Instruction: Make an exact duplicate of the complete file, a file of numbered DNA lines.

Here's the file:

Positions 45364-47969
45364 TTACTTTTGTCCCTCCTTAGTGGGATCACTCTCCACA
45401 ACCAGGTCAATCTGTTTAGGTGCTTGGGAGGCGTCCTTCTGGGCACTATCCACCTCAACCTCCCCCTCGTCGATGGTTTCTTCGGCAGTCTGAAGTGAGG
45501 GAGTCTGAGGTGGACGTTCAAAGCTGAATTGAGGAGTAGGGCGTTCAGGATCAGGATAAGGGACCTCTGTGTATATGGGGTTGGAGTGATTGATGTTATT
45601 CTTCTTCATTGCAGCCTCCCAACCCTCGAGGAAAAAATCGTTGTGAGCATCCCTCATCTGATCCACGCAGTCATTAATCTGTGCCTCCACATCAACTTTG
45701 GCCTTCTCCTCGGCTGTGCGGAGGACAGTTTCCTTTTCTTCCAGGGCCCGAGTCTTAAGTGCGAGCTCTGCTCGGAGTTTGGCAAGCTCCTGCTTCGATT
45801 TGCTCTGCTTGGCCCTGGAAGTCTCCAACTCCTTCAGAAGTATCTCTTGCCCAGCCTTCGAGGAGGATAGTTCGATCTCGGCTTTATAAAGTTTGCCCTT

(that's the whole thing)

Positions 45364-47969
45364 TTACTTTTGTCCCTCCTTAGTGGGATCACTCTCCACA
45401 ACCAGGTCAATCTGTTTAGGTGCTTGGGAGGCGTCCTTCTGGGCACTATCCACCTCAACCTCCCCCTCGTCGATGGTTTCTTCGGCAGTCTGAAGTGAGG
45501 GAGTCTGAGGTGGACGTTCAAAGCTGAATTGAGGAGTAGGGCGTTCAGGATCAGGATAAGGGACCTCTGTGTATATGGGGTTGGAGTGATTGATGTTATT
45601 CTTCTTCATTGCAGCCTCCCAACCCTCGAGGAAAAAATCGTTGTGAGCATCCCTCATCTGATCCACGCAGTCATTAATCTGTGCCTCCACATCAACTTTG
45701 GCCTTCTCCTCGGCTGTGCGGAGGACAGTTTCCTTTTCTTCCAGGGCCCGAGTCTTAAGTGCGAGCTCTGCTCGGAGTTTGGCAAGCTCCTGCTTCGATT
45801 TGCTCTGCTTGGCCCTGGAAGTCTCCAACTCCTTCAGAAGTATCTCTTGCCCAGCCTTCGAGGAGGATAGTTCGATCTCGGCTTTATAAAGTTTGCCCTT